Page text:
"I Stand Here Ironing" could have been written yesterday or it could have been written one hundred years ago. As a working mother, I relate to the main character much more than I'd like to admit. I remember trying to wash dishes with my daughter wedging herself between me and the sink and pushing me away, trying to get my attention and not understanding why I seemed to be more concerned with dead crockery than with the growing little girl who needed my love.
But in the 1950s, this was an untold story. The Donna Reed/June Cleaver image of mothers dominated the cultural ideology of motherhood, pushing all other narratives by the wayside. In truth, their images still hold enormous sway, and I find their images cropping up year after year when students write essays including phrases like "back before women worked" or "when mothers stayed home with their children." The reality that this time never really existed for families who weren't of a given income is unfathomable. I tell them of 19th century American women factory workers who slung their babies from meat hooks to keep them out of the dangerous machinery or the slave women who left their children with an older slave who was no longer able to do field work and I show them pictures of British women working the looms at cotton mills, but none of these narratives is powerful to off-set that which they've grown up with: the pearled and smiling stay-at-home mother in her heels bearing cookies to children home from school.
The assumption, too, is that the working mother is inferior because of her divided attention. The narrator here is far more keenly aware of her failings than of her successes, but I think the question of whether she has failed is a pertinent one. She definitely could have used more support--better daycare, more financial aid, etc--and yet, I can't help but feel her love and concern for her child.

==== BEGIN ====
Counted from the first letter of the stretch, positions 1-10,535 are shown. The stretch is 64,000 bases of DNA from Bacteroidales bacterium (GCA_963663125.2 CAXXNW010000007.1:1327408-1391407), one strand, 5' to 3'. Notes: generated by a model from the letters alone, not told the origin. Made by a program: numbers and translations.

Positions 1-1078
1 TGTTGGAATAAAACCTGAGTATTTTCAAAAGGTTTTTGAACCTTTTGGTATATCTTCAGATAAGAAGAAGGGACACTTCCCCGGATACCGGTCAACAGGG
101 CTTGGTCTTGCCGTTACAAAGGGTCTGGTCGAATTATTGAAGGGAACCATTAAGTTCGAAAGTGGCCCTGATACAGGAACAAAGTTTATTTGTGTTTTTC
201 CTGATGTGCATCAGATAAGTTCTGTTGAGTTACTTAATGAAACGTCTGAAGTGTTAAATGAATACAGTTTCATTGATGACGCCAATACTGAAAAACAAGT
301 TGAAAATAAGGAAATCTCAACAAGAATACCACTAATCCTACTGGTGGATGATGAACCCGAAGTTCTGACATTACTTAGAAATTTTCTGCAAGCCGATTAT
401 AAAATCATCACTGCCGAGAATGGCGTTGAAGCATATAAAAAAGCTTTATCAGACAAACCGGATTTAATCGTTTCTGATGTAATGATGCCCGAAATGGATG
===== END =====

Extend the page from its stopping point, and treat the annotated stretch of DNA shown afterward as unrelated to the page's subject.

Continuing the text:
My friend Kirsten, an amazing writer, tells stories of her child trying to pull her away from the computer, saying "no more poems, mommy." I, too, have made my daughter wait while I wrote. I suspect any writer with children shares this experience, but for mothers it's especially potent. Men, for right or wrong, have long been urged to put work first, but women are supposed to put their children above all other concerns. On those days I put my child in front of the television so I could get another half hour of writing time, I couldn't do it without pain. What kind of mother was I? How dare I think my feeble attempts to write could even compete with the real and pressing need of my daughter?
I eventually came to the conclusion that, if not always offering her the care she demanded, I was offering her something that was equally valuable: the image of a woman who worked and who valued her work. I was giving her, in short, what my mother gave me. There's little in our culture to validate this decision, but I can't help but feeling that it is by no means less important for that. My children will grow up with an image of a woman who felt she had something to contribute, and hopefully, that is something they will find within themselves as well.
Emily, in Olsen's story, seems to have found a voice, though it was long in coming and not without pain. It's a piece of the story that should not be overlooked--especially in light of her mother's deep-seated conflict.